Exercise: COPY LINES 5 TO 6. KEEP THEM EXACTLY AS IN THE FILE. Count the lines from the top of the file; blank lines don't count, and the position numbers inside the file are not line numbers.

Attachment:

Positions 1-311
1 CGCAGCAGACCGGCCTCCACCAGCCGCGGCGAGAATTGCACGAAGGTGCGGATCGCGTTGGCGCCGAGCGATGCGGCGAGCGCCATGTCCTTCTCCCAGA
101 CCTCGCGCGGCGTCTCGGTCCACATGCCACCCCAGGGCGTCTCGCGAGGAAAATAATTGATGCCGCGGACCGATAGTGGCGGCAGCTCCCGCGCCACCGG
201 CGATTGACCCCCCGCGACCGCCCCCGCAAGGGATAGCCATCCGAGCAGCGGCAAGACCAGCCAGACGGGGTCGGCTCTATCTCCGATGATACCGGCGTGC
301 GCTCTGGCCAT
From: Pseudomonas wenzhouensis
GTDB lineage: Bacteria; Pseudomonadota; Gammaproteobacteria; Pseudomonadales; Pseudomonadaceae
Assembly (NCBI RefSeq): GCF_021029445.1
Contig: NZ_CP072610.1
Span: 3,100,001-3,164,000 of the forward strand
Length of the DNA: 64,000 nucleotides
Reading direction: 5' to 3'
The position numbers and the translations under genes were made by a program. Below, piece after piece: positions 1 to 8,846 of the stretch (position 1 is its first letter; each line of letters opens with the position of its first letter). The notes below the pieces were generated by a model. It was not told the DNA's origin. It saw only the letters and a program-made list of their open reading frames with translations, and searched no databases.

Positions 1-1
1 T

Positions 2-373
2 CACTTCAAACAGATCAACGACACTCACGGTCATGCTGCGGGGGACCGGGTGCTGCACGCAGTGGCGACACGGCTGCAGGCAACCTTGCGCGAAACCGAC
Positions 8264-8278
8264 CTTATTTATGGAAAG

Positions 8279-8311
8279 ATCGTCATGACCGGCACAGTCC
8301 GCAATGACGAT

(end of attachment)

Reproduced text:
301 GCTCTGGCCAT
From: Pseudomonas wenzhouensis